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Could The Free Market Have Ended Racism?

By Roger on 07/17/2010 – 7:00 am PDTLeave a Comment

There was a bit of a shuffle over the comments of Rand Paul (Republican candidate for Senate in Kentucky) and John Stossel (media commentator, now on Fox) regarding the Civil Rights Act.  Rand Paul came out in favor of allowing private businesses to discriminate on the basis of race (only private businesses; he favored continuing to require government to behave in a non-discriminatory manner).  John Stossel then came to Paul’s defense in the this particular case, arguing that ‘The free market, as usual, will address the problem.  It punishes racists.  A business that doesn’t hire blacks will lose customers and good employees.  It will atrophy while its more inclusive competitors thrive.’

Stossel raises an interesting point: could the free market have ended discrimination without government intervention?  Or were the government actions like the Civil Rights Act and its prohibitions on employment discrimination a needed remedy to the segregation era?

(As an aside, Paul has said that he supports nine of the ten total titles in the Civil Rights Act while opposing one of them.  A perusal of the titles of said act seems to indicate that the one that gives him trouble is Title II, which prohibits ‘discrimination in hotels, motels, restaurants, theaters, and all other public accommodations engaged in interstate commerce’; being the only title in the act that affects privately owned businesses, that would seem to be the part of the bill in question.)

The Free Market Alternative

First, a few words to defend Mssrs. Paul and Stossel: they do raise a decent point.  Assuming all other things being equal, businesses that voluntarily restrict their clientele will find themselves at a disadvantage economically.  In business, the only color that really matters is green (money, that is), and refusing to accept the money of a certain group on the basis of skin color is a poor business decision, putting you at a disadvantage to your competitors.

Let’s have an example.  We have two diners in a particular town, White’s and Gray’s.  White’s only serves Caucasians, while Gray’s serves any race.  Let’s say further that the area where these two competing diners are located has a population that is 90% white and 10% black.  White’s, by voluntarily restricting the type of people they allow to be served there, should receive less money than Gray’s, which will get all of the black diner patrons as well as a sizable portion of the white patrons.  (To say nothing of ALL the white diner patrons who, like Paul and Stossel, personally oppose discrimination and would not support a restaurant that discriminates against other races.)  All other things being equal, Gray’s will get more business, take in more money, and prosper, while White’s will sputter along, and eventually fade away.  The free market has done its job again.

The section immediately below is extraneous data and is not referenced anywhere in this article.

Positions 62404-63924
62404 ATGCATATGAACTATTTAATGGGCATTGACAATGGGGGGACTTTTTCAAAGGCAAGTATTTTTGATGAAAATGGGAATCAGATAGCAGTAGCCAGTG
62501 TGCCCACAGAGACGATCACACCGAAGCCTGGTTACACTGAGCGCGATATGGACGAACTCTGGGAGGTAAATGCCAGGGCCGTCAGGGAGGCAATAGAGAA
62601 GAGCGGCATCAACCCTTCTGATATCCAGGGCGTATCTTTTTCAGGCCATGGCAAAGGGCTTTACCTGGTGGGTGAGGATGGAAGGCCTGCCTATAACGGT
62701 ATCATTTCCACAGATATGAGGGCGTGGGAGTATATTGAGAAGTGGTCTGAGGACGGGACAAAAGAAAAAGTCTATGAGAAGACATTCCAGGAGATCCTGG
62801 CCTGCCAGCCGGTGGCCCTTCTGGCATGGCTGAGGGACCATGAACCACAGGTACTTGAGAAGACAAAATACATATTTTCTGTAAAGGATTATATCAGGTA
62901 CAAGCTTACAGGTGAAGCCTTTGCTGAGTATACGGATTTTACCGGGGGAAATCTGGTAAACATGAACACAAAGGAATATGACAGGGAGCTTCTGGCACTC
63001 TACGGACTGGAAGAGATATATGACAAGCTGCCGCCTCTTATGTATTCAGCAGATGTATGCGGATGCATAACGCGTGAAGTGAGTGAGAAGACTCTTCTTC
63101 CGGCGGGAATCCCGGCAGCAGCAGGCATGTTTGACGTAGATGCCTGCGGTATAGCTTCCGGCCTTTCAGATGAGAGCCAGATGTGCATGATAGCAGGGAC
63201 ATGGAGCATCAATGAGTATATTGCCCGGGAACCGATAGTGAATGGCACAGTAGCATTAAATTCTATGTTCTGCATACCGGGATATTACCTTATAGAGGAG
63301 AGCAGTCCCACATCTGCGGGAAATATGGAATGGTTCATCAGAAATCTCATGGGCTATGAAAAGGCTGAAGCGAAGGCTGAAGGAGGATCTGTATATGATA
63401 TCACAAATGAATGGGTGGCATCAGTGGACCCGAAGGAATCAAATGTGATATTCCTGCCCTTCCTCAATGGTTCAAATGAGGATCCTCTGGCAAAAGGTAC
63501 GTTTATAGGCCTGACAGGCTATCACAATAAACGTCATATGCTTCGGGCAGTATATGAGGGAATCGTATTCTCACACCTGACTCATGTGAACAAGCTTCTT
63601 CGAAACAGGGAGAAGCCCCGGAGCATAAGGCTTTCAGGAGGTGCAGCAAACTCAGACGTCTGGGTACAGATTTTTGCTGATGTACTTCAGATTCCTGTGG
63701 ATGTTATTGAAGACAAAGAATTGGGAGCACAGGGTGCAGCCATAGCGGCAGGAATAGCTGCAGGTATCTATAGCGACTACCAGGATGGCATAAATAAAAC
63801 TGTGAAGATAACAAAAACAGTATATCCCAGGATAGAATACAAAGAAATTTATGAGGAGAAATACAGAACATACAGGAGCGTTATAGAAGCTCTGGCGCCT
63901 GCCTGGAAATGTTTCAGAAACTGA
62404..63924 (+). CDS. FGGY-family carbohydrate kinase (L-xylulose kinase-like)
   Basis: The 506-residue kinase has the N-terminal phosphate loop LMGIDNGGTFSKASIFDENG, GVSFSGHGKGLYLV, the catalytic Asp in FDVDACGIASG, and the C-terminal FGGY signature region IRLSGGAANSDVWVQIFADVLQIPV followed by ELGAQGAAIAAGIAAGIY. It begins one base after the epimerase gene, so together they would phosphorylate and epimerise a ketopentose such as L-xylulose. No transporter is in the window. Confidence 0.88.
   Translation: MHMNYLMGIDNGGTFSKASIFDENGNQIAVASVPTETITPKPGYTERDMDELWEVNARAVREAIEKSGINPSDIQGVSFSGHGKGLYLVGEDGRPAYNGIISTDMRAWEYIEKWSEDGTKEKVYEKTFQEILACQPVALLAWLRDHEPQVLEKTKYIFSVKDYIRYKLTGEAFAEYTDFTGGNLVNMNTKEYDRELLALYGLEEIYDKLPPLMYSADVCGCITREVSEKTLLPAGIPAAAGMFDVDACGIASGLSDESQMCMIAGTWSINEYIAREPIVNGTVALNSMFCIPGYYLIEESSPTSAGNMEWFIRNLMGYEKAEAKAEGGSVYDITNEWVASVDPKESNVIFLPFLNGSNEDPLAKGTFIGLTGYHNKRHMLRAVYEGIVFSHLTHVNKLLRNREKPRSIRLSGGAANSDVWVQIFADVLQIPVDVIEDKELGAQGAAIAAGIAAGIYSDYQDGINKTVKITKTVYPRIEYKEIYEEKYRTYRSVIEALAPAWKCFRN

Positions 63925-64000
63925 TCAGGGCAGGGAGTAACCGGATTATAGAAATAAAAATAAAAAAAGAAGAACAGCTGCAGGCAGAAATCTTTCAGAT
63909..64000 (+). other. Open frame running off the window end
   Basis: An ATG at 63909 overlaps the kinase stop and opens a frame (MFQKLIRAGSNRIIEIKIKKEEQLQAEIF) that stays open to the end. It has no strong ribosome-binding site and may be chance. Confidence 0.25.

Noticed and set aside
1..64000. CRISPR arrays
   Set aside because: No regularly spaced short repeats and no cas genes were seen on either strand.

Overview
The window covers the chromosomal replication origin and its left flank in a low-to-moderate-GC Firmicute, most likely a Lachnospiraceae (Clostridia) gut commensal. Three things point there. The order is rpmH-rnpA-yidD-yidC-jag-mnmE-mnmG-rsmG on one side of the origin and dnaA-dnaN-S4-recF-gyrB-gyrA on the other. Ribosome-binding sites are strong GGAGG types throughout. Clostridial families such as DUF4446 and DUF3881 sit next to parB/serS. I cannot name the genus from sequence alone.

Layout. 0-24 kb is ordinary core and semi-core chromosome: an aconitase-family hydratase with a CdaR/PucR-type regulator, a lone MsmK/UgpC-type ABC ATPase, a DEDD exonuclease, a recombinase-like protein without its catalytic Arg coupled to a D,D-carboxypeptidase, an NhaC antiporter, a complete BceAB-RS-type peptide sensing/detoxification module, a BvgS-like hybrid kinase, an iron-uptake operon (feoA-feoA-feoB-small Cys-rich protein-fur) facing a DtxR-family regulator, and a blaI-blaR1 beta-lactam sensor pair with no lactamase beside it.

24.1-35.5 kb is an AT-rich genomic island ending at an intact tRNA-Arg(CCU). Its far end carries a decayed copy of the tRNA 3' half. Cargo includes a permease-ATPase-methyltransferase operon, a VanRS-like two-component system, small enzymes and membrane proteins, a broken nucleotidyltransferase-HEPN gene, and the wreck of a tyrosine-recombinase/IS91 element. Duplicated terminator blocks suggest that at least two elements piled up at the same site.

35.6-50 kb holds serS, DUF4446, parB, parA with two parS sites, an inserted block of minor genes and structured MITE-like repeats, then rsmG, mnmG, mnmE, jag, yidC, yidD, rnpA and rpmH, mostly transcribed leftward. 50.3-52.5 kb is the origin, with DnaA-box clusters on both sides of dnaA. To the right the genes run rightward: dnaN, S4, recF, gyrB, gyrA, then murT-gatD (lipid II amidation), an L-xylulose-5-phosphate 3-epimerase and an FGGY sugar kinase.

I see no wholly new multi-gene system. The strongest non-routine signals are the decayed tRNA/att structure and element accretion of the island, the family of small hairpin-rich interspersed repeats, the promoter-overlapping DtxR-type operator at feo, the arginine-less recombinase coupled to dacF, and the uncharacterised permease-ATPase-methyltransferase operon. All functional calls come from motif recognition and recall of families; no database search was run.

The Reality of the World

In the real world, things aren’t quite that simple; there are many ways that White’s (or any businesses that opt to discriminate) could prove successful, even without black (or other minority) patrons.  For example, let’s suppose that a sizable portion of the population opposes integration (certainly reasonable in some areas of the country, even now; back when the Civil Rights Act was passed, that was rule, not the exception, in large parts of the country)

Related Articles:

  1. Hallmark Greeting Card Gets Accused of Corporate Racism
  2. Interracial Marriage: Who Is More Likely to Wed Outside Their Race?
  3. Why Black Unemployment is a Human Rights Abuse
  4. 3 Reasons Employers Choose a Safe Harbor 401k
  5. Why Repegging the Yuan and Other Non-Free-Market Solutions to Trade Imbalances With China Will Fail

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